We review Charlie Hole’s EP, ‘Dirty Little Secret’, ahead of his launch tonight at The Garage, London.
Five songs long, ‘Dirty Little Secret’ starts as it intends to finish: not holding back, Charlie sings about topics ranging from political corruption to the testing of faith and believing what you’re told, rather than thinking for yourself.
Title and opening track, ‘Dirty Little Secret’, from the POV of a whistleblower, discusses whether or not it’s worthwhile blowing open the hidden places for the sake of freedom:
Waging wars that can’t be won/It’s lonely when you’re on the run/From nothing but the voices in your head.
Looking back through beads of sweat/Knowing things I can’t forget/Wishing that I did not pull the thread.
The truth has set you free/But not for me, not for me/I’ve lost it all.
Out here in the cold/I’ll never see my children/I’ll never see my children/Growing old.
But in the end, the whistleblower does it for the sake of freedom of others – those very children they won’t see grow old.
‘Make It Better’, also touches on faith, on a better life, and tells the story, accompanied by a tender piano, of a woman wanting to escape from an abusive relationship. But she’s buoyed by the thought that she can do it, she can make it better:
You know that if you raise your head/You can make it through the rain/And you’ll find love, you’ll find love again.
Charlie Hole is only 23, and one wonders what his life has been to be able to write on such topics. Case in point, song 3, ‘Chapel of Unrest’, has a country feel to it, not just musically but lyrically, with its storytelling style, the tale of people living lives based on the ideas of others rather than making their own decisions, and thinking for themselves. How has Hole developed such wisdom to be able to write this way?
Last year, when asked in an interview on here with Pat Dooner, what artist, living or dead, he’d like to write a song for, Hole said:
I’d love to hear Johnny Cash do one of my songs, his interpretation of those songs on the American series before he died was some of the best performances of songs I’ve ever heard.
It’d be incredible to know what Cash would think of songs such as ‘Chapel of Unrest’, or song 4, ‘Unlit Flame’. Using Biblical allusions in this song, as he’s done in many of his other songs, his lyrical acumen is extraordinary:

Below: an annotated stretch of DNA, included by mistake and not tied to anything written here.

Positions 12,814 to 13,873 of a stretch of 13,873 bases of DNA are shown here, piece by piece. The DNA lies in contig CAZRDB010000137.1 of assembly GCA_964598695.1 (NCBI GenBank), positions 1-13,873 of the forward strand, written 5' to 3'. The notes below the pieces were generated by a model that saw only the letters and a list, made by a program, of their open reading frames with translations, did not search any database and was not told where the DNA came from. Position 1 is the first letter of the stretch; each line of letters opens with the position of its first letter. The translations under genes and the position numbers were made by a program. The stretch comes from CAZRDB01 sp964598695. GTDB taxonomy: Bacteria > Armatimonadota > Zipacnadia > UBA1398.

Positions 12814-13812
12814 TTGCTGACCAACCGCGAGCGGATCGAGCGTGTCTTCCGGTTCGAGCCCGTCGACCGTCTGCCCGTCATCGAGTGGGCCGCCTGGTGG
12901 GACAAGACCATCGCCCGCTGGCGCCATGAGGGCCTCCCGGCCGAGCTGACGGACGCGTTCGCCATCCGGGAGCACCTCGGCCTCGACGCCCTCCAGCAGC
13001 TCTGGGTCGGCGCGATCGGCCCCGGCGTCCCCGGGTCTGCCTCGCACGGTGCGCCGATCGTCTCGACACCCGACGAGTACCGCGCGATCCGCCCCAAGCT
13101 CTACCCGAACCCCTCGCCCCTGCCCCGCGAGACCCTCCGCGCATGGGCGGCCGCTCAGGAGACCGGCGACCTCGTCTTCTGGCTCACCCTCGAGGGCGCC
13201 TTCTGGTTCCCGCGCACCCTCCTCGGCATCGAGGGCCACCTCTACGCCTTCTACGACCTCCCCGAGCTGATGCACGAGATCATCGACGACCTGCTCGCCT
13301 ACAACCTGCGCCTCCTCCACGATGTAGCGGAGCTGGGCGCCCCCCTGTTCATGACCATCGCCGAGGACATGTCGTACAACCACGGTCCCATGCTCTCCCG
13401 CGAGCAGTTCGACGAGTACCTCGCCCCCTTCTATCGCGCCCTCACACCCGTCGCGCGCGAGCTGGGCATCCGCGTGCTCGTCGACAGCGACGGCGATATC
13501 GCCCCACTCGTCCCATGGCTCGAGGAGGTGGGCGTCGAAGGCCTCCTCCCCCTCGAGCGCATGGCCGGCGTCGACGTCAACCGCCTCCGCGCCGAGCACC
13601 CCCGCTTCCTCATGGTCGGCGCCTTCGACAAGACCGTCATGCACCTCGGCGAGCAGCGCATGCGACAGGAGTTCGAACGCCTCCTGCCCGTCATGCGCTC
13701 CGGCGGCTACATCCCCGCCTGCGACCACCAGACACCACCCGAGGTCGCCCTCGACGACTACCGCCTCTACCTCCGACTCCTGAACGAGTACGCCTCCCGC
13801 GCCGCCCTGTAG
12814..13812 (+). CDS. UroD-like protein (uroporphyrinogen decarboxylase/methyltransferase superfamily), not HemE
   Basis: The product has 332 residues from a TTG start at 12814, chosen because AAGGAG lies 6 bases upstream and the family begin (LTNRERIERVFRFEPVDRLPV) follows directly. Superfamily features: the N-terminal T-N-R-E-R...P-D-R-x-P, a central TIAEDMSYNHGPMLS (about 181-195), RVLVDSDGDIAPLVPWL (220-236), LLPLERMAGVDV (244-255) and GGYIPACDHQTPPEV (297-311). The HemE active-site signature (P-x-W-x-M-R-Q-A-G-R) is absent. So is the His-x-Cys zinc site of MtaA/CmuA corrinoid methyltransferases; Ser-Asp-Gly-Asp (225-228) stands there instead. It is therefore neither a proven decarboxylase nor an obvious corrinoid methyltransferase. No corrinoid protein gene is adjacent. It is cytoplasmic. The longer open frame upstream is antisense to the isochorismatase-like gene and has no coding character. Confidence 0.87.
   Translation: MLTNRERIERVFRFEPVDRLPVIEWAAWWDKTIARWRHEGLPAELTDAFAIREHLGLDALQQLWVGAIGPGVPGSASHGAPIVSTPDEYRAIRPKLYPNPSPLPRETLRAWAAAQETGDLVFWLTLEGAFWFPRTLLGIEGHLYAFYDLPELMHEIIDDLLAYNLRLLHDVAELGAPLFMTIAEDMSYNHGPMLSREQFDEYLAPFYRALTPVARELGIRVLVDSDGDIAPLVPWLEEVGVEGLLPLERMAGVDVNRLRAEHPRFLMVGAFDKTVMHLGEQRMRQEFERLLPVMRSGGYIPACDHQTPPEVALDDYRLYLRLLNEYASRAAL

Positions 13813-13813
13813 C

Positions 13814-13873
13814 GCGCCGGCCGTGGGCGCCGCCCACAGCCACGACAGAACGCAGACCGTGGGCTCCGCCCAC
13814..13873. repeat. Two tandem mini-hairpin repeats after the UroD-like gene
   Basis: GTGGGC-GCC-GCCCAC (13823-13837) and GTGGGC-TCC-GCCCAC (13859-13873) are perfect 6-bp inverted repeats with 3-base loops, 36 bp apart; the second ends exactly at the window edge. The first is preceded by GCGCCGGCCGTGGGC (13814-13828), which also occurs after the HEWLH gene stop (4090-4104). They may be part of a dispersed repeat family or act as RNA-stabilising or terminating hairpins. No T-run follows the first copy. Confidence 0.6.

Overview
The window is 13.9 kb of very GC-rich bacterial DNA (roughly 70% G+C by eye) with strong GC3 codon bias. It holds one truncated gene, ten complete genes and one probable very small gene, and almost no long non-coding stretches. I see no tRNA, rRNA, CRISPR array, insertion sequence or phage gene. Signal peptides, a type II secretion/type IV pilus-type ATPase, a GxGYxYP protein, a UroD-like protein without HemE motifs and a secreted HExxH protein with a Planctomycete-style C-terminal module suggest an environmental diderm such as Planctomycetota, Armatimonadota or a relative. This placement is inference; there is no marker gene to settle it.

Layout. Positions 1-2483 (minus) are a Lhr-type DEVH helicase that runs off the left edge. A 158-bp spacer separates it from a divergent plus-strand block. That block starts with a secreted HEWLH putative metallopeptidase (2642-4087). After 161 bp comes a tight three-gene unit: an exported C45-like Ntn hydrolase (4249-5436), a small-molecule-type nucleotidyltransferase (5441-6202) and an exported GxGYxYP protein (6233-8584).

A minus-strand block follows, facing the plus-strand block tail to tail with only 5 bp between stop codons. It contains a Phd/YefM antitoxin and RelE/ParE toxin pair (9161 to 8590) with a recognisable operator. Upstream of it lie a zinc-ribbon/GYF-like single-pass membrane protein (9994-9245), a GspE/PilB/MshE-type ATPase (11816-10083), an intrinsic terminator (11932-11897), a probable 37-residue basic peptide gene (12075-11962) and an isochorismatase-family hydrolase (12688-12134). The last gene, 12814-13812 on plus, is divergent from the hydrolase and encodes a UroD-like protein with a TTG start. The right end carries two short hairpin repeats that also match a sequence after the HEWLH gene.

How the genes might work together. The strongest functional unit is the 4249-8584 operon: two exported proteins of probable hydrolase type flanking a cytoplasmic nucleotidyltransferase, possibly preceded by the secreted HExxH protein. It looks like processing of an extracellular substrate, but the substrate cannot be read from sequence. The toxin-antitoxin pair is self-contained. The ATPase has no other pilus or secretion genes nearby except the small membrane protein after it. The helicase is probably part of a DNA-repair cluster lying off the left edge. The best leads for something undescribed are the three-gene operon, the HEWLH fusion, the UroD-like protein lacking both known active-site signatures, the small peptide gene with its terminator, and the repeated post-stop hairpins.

“One of these days/I will see your soul radiate/I will see you roll your stone away/But until that day/I shall remain/An unlit flame.”
This is our favourite song on the EP: the fingers sliding along the strings on the guitar’s fretboard; Charlie’s voice marching in time to the music, and his soaring vocals on the chorus. Lyrically (and sometimes vocally) he reminds us of Australian Country Gospel singer songwriter, Steve Grace, who similarly sings songs from the heart. It’s a song of joy, of new life:
Out of the darkness/Into the light/Up through the surface/I’ll watch you rise.
Final song on the EP, ‘Animal’, finds Charlie Hole channeling Ed Sheeran. A soft, gentle song, with the singer seemingly having lost direction, wondering which way to go. He is chiding himself about the decisions he’s made.
Lance Freed, Chairman of Rondor/Universal Music Publishing in Los Angeles, heard Charlie Hole’s music and said “I’ll sign him but he has to finish school first!” Charlie finished school. He got the record deal. So far as we can tell from this album, where he is now is in a very good place, and the future looks very bright indeed.
Catch Charlie Hole at the following:
1 March, London, The Garage (‘Dirty Little Secret’ launch event)
March Tour Dates With Callaghan:
Thu, 3 UK, Derby, The Venue
Sat, 5 UK, York, The Basement
Wed, 9 UK, Edinburgh, The Voodoo Room
Thu, 10 UK, Manchester, Fallow Cafe
Fri, 11 UK, Totnes, South Devon Arts Centre
Mon, 14 UK, Birmingham, The Sunflower Lounge
Wed, 16 UK, London, The Forge
Fri, 18 UK, Ramsgate, Ramsgate Music Hall
Sat, 19 UK, North Lincolnshire, Kirton in Lindsey Town Hall